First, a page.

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    • "Rheumatoid arthritis (RA) is a systemic inflammatory autoimmune disease that is characterized by pain, joint stiffness/swelling, fatigue, and subsequent functional limitations and disability (Taibi & Bourguignon, 2003). The average age of persons with RA and the proportion of older adults with RA have increased over time due to longevity and disease chronicity (Helmick et al., 2008). This suggests that RA-related adverse effects on functional status, health care costs, morbidity/mortality, and psychological well-being may increase as well. "
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    ABSTRACT: To evolve a management plan for rheumatoid arthritis, it is necessary to understand the patient's symptom experience and disablement process. This paper aims to introduce and critique two models as a conceptual foundation from which to construct a new model for arthritis care. A Disability Intervention Model for Older Adults with Arthritis includes three interrelated concepts of symptom experience, symptom management strategies, and symptom outcomes that correspond to the Theory of Symptom Management. These main concepts influence or are influenced by contextual factors that are situated within the domains of person, environment, and health/illness. It accepts the bidirectional, complex, dynamic interactions among all components within the model representing the comprehensive aspects of the disablement process and its interventions in older adults with rheumatoid arthritis. In spite of some limitations such as confusion or complexity within the model, the Disability Intervention Model for Older Adults with Arthritis has strengths in that it encompasses the majority of the concepts of the two models, attempts to compensate for the limitations of the two models, and aims to understand the impact of rheumatoid arthritis on a patient's physical, cognitive, and emotional health status, socioeconomic status, and well-being. Therefore, it can be utilized as a guiding theoretical framework for arthritis care and research to improve the functional status of older adults with rheumatoid arthritis. Copyright © 2014. Published by Elsevier B.V.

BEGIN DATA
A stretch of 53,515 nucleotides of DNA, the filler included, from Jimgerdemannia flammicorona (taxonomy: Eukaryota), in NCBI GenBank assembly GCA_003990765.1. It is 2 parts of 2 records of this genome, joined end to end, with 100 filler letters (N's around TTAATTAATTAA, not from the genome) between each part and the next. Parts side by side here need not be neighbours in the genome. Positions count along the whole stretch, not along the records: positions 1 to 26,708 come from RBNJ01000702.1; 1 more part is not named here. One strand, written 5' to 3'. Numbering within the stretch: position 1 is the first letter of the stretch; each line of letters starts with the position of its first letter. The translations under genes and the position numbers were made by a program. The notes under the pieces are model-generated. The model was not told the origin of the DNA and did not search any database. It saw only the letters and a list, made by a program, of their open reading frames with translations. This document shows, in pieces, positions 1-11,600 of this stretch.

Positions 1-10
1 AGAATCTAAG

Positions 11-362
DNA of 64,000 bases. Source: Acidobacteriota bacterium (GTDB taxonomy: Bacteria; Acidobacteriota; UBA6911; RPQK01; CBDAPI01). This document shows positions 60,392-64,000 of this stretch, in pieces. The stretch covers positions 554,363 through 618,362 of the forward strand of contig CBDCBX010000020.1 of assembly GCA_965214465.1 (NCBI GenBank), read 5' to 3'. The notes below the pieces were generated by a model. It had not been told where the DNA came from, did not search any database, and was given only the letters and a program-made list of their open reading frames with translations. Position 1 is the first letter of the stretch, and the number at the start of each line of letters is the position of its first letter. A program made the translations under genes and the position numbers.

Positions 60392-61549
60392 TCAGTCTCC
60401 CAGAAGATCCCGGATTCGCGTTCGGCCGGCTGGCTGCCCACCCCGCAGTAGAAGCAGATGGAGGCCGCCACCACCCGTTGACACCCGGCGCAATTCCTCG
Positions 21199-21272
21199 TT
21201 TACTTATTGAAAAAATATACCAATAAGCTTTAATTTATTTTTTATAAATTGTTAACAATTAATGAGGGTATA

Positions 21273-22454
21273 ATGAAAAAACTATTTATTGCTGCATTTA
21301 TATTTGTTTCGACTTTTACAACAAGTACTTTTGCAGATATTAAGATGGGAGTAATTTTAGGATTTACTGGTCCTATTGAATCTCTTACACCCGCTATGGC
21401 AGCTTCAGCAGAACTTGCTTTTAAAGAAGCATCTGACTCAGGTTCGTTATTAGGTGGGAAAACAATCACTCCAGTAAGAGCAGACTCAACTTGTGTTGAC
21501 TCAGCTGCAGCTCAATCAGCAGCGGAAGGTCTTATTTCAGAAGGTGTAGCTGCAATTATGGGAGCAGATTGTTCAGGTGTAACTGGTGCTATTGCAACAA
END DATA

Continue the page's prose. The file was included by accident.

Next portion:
Asian Nursing Research 11/2014; 8(4). DOI:10.1016/j.anr.2014.08.004 · 1.00 Impact Factor
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    • "Knee osteoarthritis (OA) is a major age-related public health problem resulting in pain, functional limitations, disability, and decreased quality of life. An estimated 27 million people in the United States (US) have OA [1], and nearly half of all Americans are projected to develop knee OA during their lifetime [2]. Based on the US Medical Expenditure Panel Survey, associated insurer and out of pocket healthcare costs account for more than $185 billion per year with another $10 billion lost from absenteeism at work [3, 4]. "